THE mothers of the two University of the Philippines (UP) students abducted in August want Pope Francis to “intercede in the quest for freedom” for their sons.
The Pontiff will visit the Philippines in January.
Marita Cadanao and Rowena Salonga said their sons, Guiller Martin Cadanao and Gerald Salonga, both 23 years old and new graduates of UP Pampanga, volunteered as researchers and organizers of the Kabataan party-list, as “a way of giving back to the people,” “to uplift their lives” and “to make it a worthy place to settle in the future.”
Guiller and Gerald were gathering data on the displacement of farmers caused by government projects in Caranglan, Nueva Ecija, when they were allegedly abducted by soldiers from the Army 3rd Infantry Battalion last August 9.
“They were subjected to mental torture for more than 10 hours before they were turned over to the police in the morning of August 10, 2014. They were subjected to warrantless arrest and were accused of being members of the New People’s Army (NPA),” the mothers stated in their letter to the pope.
“They are now languishing in jail in San Jose City, Nueva Ecija, waiting for justice. The truth is, our children were abducted to instill fear and set as an example to the people that whoever will fight for equality and justice will suffer the same fate,” the mothers added.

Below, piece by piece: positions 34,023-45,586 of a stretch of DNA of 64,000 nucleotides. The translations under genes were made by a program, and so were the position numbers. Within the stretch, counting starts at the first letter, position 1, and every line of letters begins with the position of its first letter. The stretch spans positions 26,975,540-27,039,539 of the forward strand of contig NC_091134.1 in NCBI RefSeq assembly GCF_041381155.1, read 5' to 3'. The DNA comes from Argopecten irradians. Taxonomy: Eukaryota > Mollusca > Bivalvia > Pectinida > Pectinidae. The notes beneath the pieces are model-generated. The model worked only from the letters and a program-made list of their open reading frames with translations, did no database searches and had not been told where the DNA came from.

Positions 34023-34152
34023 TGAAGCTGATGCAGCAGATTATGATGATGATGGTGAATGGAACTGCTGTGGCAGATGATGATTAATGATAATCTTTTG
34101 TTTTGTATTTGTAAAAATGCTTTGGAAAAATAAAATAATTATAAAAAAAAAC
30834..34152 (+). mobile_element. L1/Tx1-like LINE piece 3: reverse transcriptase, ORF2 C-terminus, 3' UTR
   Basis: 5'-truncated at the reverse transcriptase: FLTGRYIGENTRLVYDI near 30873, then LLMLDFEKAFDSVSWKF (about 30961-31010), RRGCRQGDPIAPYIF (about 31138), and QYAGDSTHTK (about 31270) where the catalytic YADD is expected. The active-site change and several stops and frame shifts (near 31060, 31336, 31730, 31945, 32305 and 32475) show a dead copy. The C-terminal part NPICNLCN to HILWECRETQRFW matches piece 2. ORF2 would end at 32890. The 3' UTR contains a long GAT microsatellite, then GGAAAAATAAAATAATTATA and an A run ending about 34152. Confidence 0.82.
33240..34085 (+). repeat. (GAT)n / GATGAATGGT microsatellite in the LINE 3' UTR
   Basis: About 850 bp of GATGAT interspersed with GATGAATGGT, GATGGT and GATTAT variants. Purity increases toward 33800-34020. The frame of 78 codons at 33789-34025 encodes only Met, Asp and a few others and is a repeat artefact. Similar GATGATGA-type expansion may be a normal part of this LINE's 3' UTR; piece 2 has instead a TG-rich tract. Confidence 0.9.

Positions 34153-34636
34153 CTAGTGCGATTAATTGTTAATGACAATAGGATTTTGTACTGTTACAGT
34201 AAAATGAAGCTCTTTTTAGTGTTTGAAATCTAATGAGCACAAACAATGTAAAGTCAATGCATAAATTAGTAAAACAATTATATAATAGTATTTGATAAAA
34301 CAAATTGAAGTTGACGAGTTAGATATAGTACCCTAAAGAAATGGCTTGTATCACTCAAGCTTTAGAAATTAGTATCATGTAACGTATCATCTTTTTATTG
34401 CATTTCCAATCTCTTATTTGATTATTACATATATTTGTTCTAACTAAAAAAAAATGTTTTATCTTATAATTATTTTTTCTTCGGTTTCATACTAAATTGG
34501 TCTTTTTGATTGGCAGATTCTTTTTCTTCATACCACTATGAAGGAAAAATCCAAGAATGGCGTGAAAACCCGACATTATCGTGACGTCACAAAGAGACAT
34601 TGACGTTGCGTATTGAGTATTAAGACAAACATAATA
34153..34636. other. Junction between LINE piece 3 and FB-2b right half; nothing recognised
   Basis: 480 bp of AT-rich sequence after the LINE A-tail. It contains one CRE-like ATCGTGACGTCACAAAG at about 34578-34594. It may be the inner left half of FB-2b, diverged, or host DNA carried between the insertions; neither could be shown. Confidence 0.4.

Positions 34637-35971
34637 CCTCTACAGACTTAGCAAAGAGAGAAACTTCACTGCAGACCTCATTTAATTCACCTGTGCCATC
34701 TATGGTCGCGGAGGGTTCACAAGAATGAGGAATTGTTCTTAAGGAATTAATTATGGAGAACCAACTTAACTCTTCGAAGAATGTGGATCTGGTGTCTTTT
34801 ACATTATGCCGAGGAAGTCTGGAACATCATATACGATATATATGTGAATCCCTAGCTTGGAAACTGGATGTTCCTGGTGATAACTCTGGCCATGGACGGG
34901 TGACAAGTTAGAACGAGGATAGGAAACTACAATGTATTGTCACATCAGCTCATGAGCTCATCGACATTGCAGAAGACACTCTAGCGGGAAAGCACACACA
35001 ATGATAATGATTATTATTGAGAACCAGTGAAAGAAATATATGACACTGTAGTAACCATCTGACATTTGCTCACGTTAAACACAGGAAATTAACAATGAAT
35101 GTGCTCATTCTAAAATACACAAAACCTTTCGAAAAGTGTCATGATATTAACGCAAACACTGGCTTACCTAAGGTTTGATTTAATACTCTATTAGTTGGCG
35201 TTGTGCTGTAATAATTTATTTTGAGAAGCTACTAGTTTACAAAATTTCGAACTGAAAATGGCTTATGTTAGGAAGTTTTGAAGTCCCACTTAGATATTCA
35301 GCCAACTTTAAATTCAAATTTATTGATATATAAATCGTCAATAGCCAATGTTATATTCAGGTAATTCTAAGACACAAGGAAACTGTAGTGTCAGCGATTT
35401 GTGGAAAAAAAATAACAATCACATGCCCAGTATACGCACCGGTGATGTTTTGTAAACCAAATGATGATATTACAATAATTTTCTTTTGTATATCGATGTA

Guiller and Gerald are among the 491 political prisoners under the Aquino administration. Of this number, the human rights group Karapatan documented 220 individuals illegally arrested and still in detention.
“Aquino seeks to hide the political nature of arresting and detaining them, by filing criminal charges against them. This is borne out of an unjust societal structure that is propped up by counter-insurgency programs such as Oplan Bayanihan. We support the political prisoners’ appeal to Pope Francis to put an end to these structures that breed injustices,” Jigs Clamor, national coordinator of the Society of Ex-detainees Against Detention and for Amnesty, said.